Visual following and pattern discrimination of face-like stimuli by newborn infants.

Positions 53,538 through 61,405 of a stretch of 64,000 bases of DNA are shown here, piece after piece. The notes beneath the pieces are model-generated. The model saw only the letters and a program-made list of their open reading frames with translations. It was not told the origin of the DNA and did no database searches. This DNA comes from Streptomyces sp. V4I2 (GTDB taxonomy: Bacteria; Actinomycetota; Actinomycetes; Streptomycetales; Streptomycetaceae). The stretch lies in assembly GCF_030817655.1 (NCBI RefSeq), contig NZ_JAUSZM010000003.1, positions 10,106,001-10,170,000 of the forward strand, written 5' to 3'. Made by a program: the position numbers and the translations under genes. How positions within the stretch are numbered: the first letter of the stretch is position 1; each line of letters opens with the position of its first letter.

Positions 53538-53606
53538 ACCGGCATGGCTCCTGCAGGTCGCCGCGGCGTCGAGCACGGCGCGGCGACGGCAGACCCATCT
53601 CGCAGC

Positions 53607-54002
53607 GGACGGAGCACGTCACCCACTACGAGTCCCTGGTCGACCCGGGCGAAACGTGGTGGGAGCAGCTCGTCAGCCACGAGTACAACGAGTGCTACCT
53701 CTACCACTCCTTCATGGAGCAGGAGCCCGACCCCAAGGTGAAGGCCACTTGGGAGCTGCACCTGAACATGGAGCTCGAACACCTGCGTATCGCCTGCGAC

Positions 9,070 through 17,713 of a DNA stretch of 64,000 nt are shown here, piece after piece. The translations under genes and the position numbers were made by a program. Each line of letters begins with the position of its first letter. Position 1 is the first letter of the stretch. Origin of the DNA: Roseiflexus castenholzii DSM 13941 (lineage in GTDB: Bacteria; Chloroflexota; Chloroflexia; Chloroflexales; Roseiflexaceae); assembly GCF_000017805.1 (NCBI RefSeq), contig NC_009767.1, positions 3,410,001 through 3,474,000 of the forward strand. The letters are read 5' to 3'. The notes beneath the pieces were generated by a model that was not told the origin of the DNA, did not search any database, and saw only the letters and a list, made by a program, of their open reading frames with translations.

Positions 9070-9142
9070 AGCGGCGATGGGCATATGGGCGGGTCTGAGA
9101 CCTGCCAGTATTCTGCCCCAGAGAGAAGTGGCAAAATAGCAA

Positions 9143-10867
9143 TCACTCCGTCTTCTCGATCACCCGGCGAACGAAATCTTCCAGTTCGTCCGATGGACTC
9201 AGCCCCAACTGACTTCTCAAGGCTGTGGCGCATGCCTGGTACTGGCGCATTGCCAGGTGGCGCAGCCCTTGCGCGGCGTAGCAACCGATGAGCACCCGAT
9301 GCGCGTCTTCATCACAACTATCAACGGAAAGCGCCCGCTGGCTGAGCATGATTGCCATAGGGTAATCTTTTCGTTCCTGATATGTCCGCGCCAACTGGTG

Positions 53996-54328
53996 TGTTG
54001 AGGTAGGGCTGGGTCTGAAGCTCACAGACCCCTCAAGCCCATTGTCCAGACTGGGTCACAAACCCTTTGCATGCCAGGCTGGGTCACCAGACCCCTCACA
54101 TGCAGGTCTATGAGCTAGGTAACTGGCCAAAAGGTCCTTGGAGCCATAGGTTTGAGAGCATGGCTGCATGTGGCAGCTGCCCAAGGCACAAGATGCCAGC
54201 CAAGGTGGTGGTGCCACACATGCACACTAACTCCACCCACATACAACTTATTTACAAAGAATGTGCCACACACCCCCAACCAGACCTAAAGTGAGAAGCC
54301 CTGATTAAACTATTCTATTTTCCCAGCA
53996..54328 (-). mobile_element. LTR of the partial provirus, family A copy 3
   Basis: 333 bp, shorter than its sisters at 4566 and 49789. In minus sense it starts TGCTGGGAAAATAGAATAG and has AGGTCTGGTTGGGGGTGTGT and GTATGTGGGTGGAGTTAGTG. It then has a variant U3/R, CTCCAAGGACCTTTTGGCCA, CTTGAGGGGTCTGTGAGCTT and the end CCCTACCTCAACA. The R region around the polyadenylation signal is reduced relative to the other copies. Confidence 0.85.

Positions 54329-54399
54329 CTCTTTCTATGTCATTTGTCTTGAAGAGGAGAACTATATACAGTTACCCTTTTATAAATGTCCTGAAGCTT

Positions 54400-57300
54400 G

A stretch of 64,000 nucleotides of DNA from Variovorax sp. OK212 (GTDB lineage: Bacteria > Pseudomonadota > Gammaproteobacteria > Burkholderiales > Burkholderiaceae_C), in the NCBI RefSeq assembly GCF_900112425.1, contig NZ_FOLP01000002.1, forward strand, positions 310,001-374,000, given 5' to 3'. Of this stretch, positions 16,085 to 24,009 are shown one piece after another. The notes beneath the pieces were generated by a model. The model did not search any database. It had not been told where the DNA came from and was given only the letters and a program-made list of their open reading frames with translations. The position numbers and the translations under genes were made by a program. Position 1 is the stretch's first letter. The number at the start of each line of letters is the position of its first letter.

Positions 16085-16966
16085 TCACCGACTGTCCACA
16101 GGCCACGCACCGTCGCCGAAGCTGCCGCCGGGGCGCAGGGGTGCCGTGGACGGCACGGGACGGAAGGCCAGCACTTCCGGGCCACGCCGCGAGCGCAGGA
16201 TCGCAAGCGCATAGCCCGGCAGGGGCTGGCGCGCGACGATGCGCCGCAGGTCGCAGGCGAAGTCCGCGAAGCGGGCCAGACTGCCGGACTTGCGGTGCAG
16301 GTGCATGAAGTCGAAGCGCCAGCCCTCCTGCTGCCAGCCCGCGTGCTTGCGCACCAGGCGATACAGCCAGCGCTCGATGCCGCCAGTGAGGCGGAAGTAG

Forty newborn infants, median age 9 minutes, turned their eyes and heads to follow a series of moving stimuli. Responsiveness was significantly greater to a proper face pattern than to either of two scrambled versions of the same stimulus or to a blank. The demonstration of such consistent response differences suggests that visual discriminations are being made at this early age. These results imply that organized visual perception is an unlearned capacity of the human organism. The preference for the proper face stimulus by infants who had not seen a real face prior to testing suggests that an unlearned or "evolved" responsiveness to faces may be present in human neonates.